How to Create a MSN Free Hotmail Account

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Hotmail is Microsoft's free Web-based email service and a component of Windows Live Services. Hotmail services include spam blocking, inbox consolidation and mobile device support.

Windows Live Services components use a common user name, or Windows Live ID, and password. You can obtain a Windows Live ID without signing up for Hotmail if you already have an email account. In addition to email, Windows Live Services components include free online storage, instant messaging and chat.

Get a free Hotmail account and send mail to the world
(mail and world globe5 image by cemil adakale from Fotolia.com)

Things You'll Need

  • Computer
  • Internet connection
  • Account name
  • Password
  • Alternative email account OR answer to secret question
  • User name
  • Country
  • State/province/county, if applicable
  • Date of birth
  • Gender
  • Sound card [Optional]
  • Speakers or headset [Optional]
Step 1

Decide why you need this account. Possibilities include personal and business correspondence or a clearinghouse for electronic subscriptions (sometimes called a “junk” account). This decision impacts your choice of account name.

Decide why you want this email account.
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Step 2

Open a browser and navigate to the Hotmail home page. Click “Sign up” to open the “Create your Windows Live ID” page. Here you will establish your email address and password, then provide other information such as account holder name and country.

It starts at the Hotmail home page.
start image by Ewe Degiampietro from Fotolia.com
Step 3

Enter an account name. Click “Check availability” to see if that name is taken. If the account name is unavailable, Windows Live suggests similar alternatives. You need not use these suggestions, but your account name must be unique. Use the drop-down box to select the hotmail.com or live.com domain.

Pick a unique user name.
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Step 4

Enter your case-sensitive password. It must be at least six characters long. Longer passwords (up to 16 characters) are better, as are passwords that combine numbers, symbols and letters of both cases. Avoid easy-to-guess expressions; especially those that reveal personal information.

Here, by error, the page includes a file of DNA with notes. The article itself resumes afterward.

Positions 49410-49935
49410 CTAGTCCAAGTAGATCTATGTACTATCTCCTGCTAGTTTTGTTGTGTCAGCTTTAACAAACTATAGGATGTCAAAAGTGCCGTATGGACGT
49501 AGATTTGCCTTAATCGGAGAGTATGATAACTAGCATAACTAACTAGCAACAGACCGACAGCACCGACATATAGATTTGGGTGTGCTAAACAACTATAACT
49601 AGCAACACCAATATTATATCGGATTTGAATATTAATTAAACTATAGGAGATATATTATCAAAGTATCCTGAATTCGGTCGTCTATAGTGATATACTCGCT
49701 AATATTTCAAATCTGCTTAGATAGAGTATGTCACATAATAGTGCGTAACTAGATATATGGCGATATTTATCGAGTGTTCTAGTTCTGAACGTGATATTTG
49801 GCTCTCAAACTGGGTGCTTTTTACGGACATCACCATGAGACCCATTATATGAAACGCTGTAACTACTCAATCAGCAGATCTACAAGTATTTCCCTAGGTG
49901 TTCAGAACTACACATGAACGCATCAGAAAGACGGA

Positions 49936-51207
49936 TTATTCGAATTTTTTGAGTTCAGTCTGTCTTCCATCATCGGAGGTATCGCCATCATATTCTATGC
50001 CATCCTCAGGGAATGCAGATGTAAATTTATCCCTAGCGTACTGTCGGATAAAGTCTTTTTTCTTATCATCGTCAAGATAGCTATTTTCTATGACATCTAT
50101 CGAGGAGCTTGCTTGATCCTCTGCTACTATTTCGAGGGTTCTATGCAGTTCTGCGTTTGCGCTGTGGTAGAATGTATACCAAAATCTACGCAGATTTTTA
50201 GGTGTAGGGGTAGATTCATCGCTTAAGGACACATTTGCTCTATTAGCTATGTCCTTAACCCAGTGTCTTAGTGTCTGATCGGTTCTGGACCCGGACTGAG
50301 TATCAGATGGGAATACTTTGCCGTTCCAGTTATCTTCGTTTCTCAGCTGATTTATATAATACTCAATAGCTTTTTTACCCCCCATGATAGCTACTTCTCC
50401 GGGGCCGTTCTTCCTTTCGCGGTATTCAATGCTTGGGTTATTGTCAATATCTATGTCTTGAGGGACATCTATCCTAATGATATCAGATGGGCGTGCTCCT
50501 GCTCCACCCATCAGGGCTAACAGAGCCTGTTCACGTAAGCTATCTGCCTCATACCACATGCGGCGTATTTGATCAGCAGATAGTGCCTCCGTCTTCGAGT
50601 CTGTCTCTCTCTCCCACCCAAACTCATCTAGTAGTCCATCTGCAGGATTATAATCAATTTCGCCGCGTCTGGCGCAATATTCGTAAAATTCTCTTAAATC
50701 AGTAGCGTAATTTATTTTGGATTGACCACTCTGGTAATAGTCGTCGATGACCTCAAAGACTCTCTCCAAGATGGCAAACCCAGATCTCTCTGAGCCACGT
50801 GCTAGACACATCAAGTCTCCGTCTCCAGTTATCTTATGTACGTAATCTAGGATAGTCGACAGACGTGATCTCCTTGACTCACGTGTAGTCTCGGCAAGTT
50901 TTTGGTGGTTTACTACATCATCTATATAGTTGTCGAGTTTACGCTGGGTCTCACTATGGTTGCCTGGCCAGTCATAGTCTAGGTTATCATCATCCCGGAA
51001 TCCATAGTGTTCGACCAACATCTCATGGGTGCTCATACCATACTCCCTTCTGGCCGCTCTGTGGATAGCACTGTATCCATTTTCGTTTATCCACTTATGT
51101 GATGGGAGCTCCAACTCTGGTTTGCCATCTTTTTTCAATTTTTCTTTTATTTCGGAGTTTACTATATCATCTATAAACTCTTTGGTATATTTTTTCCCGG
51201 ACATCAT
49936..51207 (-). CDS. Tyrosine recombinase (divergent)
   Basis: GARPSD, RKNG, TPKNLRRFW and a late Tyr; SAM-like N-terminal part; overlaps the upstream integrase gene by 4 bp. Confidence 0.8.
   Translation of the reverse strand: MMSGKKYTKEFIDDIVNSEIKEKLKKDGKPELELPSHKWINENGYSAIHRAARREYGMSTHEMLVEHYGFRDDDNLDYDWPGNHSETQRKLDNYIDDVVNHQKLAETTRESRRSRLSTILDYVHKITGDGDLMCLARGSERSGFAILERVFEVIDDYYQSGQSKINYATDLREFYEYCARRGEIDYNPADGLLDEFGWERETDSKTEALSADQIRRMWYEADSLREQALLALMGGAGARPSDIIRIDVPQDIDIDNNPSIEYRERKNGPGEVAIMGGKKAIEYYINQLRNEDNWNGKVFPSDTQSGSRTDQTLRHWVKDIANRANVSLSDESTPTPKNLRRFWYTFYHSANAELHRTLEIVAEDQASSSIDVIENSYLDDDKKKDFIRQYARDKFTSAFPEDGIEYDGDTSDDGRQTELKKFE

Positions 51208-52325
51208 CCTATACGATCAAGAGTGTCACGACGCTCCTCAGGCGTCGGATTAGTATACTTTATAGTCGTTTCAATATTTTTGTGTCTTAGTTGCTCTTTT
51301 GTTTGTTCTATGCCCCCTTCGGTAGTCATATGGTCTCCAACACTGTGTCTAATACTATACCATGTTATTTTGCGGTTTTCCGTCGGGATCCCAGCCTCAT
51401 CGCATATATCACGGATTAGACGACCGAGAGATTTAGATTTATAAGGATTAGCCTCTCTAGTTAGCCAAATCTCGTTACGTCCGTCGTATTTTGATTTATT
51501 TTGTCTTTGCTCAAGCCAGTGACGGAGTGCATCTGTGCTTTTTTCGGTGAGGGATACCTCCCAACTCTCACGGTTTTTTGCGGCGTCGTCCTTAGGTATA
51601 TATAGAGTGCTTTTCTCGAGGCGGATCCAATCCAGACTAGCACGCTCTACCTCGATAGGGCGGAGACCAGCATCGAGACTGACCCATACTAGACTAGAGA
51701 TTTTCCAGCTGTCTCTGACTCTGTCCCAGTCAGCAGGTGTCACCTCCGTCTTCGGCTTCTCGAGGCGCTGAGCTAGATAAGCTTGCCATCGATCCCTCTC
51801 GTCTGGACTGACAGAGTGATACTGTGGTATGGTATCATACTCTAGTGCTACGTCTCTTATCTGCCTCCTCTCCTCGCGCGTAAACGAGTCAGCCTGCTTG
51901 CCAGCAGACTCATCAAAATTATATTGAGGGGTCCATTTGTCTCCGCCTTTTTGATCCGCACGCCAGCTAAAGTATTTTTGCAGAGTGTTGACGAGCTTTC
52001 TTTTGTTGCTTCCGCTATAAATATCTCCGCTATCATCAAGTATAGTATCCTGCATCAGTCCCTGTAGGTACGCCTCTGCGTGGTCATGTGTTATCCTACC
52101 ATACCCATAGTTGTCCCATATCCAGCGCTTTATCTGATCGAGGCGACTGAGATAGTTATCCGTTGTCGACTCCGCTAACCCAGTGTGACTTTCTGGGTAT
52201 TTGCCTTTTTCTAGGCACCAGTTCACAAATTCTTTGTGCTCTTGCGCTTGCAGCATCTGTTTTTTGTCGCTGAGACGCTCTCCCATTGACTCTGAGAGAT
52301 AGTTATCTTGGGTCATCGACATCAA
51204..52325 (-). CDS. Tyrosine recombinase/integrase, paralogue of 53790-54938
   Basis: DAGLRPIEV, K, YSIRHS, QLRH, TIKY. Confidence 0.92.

A strong password helps keep your account safe.
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Step 5

Enter an alternative email address, or click “Or choose a security question for password reset.” This step covers you should you try to sign in but forgot your password. You'll either have reset instructions mailed to your alternative account or have to qualify for a reset by identifying your mother's birthplace, best childhood friend, name of first pet, favorite teacher, favorite historical figure or grandfather's occupation.

Cover yourself in case you forget your password.
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Step 6

Enter your name, country, state (if applicable), gender and date of birth. (All of this information is required.) Use a name familiar to friends and family for a personal correspondence account, your company name for business or a made-up name for a “junk” account.

Now add the details.
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Step 7

Complete the “Characters” field by entering the letters and numbers from the graphic. Click the speaker button if you can't read them; click the double-arrowed button to generate a new set. This helps assure that you, and not an automated script such as those used by spammers, are creating the account.

It's hard to read, but it's for your own protection.
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Step 8

Click “I accept” to consent to the terms and conditions of use. The instructions include links to the “Microsoft Service agreement” and “Privacy statement.” If your entries in the “Characters” field are accurate, Windows Live opens your account.

Done at last.
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Tips & Warnings

  • Windows Live replaces Microsoft Passport. Your Passport user name and password is your Windows Live ID.
  • During setup and when using a Windows Live service, click the Help link for FAQs and usage information.
  • Do not open mail from unknown sources. If you must, never open attachments to or click links in such mail without verifying the sender's authenticity. Otherwise you expose yourself to viruses, spyware, and spam
  • Do not report all unwanted mail as “spam.” “Spam” is unsolicited commercial mail. Mail that you requested and no longer want, or mail you get from checking “Allow third parties to contact me...” or “Keep me updated...” options is technically not spam, you asked for it. In these cases, use the sender's “unsubscribe” procedure. Contact your ISP as a last resort.

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